“Nomadland” soars to beautiful heights

Director Chloe Zhao’s newest film finds elegance in an isolating story

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Photo courtesy of Little White Lies

The leading Best Picture front-runner for 2021, “Nomadland” is one of the most beautiful films of the year.

Edison Geiler, MWHS Wildcat News Editor-in-Chief

As the 2021 Oscars season heats up, one film stands alone as the frontrunner for taking home Best Picture: “Nomadland.”

Fern (Frances McDormand) lives her life traveling in a trailer, making money by periodically working in Amazon warehouses. She quickly corrects anyone who describes her as “homeless,” preferring the term “houseless” instead. Much like her lack of a permanent residence, she maintains little friendships other than an occasional co-worker she meets.

This deep isolation permeates throughout every detail in director Zhao’s latest film.

Though she travels throughout the western United States over the course of the film, Fern begins in Empire, Nevada — a nightmarish city that had its zip code eliminated. The air of her husband’s death hangs around the barren town, which has almost no open businesses or people living there. Only the gorgeous landscapes pictured on Fern’s journey through the American West—the lush mountains of California, the beautiful deserts of Arizona and the poetic bareness of Nevada — help her from feeling completely alone.

Her journey starts after attending a nomad gathering (full of similar people without houses) organized by Bob Wells (played by himself). She first rejects the support provided by the nomad community, but later decides to meet others on the road. As she does, the van she drives starts to become faulty — causing her to take brief stops for jobs to earn money for repairs. This simple story allows the film to flex its nuanced camerawork, music and acting.

McDormand’s performance as Fern is awe-inspiring. She manages to pull together a simple story with one of her most subtle and refined performances of her career. (Photo courtesy of PluggedIn)

The visual language of the various landscapes speaks volumes — more so than any of the dialogue peppered throughout the film could. Zhao bathes in the magnificence of the locations she films. The cold grayness of Empire explodes into a vast array of colors once Fern drives across the country; it is not difficult to see why she enjoys her time on the road, and the film works as a perfect excuse to show cinematographer Joshua James Richards’ simple and stunning camera work. The film looks beautiful, but it somehow retains an underlying grit that keeps the story grounded in reality, keeping it from becoming a fantastical adventure through the American Wild West.

Equally important to the atmosphere of “Nomadland” is the beautiful musical composition by Ludovico Einaudi. I love the poetic score hanging over the picturesque landscapes: both are so simple and calm, begging the viewer to bask in their beauty. I found no difficulty becoming lost in the visual language of the film accompanied by one of the best scores in recent memory.

Still, despite all its other excellence, McDormand holds the film together with her career-defining performance.

Whether it be arguing with her sister Dolly (Melissa Smith) or conversing with her road-friend and possible love-interest Dave (David Strathairn), McDormand turns in one her best performances ever, one full of subtlety. With a simple half-smile or turn of the head, she says more about her character than many lesser actors could in an entire movie. She perfectly captures an ordinary woman traumatized by her past grief, never fully able to open up to anyone but sociable when she needs to be. The auditory and visual composition of “Nomadland” push the film into heights many films do not reach, but McDormand launches it into another stratosphere. Like both the music and cinematography, her performance is subtle, but I couldn’t help but sit in awe of her acting chops.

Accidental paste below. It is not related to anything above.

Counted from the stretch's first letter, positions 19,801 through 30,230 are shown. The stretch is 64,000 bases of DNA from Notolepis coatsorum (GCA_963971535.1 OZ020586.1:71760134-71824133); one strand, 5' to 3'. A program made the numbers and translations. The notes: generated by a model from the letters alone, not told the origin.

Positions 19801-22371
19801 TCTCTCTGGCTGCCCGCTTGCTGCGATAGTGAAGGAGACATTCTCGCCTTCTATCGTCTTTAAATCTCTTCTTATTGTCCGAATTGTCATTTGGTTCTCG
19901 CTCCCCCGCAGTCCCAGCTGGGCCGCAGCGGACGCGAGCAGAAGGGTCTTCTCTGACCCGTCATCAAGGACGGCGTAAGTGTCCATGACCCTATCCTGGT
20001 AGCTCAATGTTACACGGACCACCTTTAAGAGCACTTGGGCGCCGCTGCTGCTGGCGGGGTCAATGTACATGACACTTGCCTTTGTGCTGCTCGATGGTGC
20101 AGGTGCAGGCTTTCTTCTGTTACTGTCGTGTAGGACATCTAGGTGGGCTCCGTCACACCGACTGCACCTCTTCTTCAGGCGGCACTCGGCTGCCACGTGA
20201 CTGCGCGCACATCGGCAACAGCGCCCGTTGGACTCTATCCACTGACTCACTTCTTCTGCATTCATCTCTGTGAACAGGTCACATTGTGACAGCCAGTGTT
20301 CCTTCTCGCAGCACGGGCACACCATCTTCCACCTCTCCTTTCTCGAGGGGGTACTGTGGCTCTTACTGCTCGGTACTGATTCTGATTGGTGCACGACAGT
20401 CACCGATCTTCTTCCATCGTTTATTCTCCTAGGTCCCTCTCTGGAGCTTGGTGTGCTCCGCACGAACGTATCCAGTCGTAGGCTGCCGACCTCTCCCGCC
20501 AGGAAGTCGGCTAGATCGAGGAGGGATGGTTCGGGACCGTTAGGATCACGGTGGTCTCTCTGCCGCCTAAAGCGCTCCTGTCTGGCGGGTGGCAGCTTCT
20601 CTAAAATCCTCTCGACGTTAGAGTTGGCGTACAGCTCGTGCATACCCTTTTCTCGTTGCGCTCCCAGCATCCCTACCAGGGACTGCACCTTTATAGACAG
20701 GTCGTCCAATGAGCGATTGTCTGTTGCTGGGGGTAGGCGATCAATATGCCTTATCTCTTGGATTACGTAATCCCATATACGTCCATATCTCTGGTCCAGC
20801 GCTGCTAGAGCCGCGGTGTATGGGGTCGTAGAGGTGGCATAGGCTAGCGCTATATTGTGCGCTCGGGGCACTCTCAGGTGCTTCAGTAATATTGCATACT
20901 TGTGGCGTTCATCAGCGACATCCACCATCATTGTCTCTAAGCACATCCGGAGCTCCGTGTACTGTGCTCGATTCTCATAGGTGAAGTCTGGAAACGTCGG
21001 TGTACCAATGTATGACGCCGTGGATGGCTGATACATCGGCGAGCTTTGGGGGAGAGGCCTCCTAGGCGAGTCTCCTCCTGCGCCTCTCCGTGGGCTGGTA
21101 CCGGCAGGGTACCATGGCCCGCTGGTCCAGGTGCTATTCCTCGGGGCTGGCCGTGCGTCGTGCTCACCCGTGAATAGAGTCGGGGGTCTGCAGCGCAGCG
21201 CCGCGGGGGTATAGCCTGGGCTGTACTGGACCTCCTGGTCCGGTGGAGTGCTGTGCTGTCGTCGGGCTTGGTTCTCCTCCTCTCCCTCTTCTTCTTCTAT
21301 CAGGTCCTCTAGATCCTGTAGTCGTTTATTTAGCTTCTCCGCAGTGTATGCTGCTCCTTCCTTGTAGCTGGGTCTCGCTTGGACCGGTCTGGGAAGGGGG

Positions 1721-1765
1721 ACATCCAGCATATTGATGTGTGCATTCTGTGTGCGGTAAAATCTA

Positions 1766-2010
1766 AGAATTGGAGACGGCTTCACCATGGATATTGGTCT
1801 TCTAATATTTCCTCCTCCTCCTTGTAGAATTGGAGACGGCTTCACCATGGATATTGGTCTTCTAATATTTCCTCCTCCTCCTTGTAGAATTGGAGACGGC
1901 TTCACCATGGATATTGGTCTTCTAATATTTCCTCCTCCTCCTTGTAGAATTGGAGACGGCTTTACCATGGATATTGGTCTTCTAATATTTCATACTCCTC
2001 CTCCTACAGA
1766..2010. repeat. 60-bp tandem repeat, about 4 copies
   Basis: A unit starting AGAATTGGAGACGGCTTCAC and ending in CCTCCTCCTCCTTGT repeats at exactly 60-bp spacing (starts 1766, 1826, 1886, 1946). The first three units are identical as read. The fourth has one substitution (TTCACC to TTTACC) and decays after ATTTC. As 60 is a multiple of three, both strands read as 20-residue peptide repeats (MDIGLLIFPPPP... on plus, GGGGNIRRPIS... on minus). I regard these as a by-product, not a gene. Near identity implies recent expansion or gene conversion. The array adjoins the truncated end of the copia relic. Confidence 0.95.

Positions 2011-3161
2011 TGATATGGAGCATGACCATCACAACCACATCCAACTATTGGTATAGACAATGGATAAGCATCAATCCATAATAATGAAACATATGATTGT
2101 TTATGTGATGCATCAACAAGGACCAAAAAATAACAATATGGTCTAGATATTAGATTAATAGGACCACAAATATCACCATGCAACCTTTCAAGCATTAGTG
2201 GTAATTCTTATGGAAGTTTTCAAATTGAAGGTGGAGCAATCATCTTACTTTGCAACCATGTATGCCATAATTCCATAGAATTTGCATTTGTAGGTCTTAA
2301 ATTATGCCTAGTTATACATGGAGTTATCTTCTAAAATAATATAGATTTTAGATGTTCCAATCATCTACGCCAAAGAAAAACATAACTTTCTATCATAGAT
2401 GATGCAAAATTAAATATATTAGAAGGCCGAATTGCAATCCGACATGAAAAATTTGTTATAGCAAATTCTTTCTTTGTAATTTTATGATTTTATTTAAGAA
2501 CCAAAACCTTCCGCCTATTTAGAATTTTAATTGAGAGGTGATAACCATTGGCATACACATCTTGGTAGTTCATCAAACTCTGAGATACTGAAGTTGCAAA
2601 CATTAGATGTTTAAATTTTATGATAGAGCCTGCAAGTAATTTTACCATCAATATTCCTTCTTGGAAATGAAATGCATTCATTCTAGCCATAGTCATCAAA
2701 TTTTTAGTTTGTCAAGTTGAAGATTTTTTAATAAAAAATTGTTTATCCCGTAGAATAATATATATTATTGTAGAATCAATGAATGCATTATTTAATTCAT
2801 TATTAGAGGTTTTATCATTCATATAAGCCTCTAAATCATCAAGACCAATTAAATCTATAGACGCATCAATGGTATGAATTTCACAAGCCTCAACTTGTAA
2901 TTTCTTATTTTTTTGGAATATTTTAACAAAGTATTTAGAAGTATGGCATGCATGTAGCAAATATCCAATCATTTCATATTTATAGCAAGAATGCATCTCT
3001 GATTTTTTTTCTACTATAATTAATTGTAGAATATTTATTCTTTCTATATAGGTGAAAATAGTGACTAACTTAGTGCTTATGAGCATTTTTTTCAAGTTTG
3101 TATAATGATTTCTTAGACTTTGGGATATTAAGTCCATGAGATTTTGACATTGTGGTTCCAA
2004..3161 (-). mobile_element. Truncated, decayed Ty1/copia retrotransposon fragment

Zhao’s contributions to the film cannot be understated — this is her film, her vision. It’s a heartwarming and heart-wrenching story about an ordinary woman; Zhao does not concern herself with dramatized characters, heroic storylines or intense action. “Nomadland” explores the isolation of a displaced woman journeying across the West. Yet, Zhao finds beauty in a simple, grounded story. From the camera work to performances, she litters her film with awe-inspiring moments of beauty that juxtapose the film’s simple premise.

That’s the essential greatness of “Nomadland.” Zhao is trying to find beauty and warmth in a cold and desolate story. Much like how Fern tries to find a connection during her isolating travels, Zhao — through her excellent direction — tries to discover the elegance in a depressing story. It’s almost a perfect movie for the past year: it reflects the struggle to find warmth and compassion in a world strife with turmoil and isolation. If this had come out even five years earlier, I doubt it would have the same impact.

Despite its simple premise and rejection of highly dramatized action, “Nomadland” is one of the most stunning films of recent memory. Gorgeous cinematography and lush music accompany McDormand’s astonishing performance. Zhao’s work of art perfectly explores the human need for compassion and connection but doesn’t undervalue the calmness and simplicity of being alone. I cannot recommend this film enough — it’s one of the best films in recent memory.

5/5 stars